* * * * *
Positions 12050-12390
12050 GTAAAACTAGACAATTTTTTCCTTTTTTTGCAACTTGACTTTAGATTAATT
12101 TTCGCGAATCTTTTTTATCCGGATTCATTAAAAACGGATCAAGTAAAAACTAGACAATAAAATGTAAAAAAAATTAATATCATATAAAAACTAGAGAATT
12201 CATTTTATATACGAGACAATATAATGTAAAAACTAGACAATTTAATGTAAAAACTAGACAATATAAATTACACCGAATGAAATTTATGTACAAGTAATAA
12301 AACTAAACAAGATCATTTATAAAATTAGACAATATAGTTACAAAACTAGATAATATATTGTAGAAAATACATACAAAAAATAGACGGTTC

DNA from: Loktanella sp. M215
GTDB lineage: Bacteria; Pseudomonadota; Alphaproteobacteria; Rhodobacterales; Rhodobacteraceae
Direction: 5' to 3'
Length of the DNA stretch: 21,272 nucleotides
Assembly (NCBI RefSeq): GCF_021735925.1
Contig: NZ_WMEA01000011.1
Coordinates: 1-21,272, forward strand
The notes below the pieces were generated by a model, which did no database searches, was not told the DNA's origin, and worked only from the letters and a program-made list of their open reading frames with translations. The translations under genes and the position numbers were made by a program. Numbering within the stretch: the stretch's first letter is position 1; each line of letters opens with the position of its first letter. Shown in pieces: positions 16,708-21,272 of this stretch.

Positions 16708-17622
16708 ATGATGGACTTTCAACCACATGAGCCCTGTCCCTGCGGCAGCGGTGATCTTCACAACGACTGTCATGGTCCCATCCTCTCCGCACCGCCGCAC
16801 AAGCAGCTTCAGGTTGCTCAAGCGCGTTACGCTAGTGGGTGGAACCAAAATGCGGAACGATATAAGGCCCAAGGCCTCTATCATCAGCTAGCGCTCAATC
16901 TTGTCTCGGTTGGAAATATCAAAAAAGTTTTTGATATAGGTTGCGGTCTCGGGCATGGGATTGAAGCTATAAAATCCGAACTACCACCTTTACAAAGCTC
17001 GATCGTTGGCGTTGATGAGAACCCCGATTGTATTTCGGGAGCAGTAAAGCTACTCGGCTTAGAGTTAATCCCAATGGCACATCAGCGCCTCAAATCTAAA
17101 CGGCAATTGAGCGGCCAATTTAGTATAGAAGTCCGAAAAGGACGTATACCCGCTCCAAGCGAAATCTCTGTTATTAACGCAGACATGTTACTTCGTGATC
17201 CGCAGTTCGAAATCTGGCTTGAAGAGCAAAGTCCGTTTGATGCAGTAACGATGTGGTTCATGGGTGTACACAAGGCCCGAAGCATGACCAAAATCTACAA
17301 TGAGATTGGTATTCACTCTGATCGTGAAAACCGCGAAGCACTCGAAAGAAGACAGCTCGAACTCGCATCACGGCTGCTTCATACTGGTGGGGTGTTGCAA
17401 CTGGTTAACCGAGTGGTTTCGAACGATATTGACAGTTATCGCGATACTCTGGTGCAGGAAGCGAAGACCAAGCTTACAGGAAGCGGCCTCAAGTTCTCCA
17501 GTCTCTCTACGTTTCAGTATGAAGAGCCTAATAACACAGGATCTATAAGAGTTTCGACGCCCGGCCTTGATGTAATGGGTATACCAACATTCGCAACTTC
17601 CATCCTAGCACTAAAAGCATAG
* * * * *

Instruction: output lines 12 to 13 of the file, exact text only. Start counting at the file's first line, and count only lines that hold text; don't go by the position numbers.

Coordinates: 1-21,272, forward strand
The notes below the pieces were generated by a model, which did no database searches, was not told the DNA's origin, and worked only from the letters and a program-made list of their open reading frames with translations. The translations under genes and the position numbers were made by a program. Numbering within the stretch: the stretch's first letter is position 1; each line of letters opens with the position of its first letter. Shown in pieces: positions 16,708-21,272 of this stretch.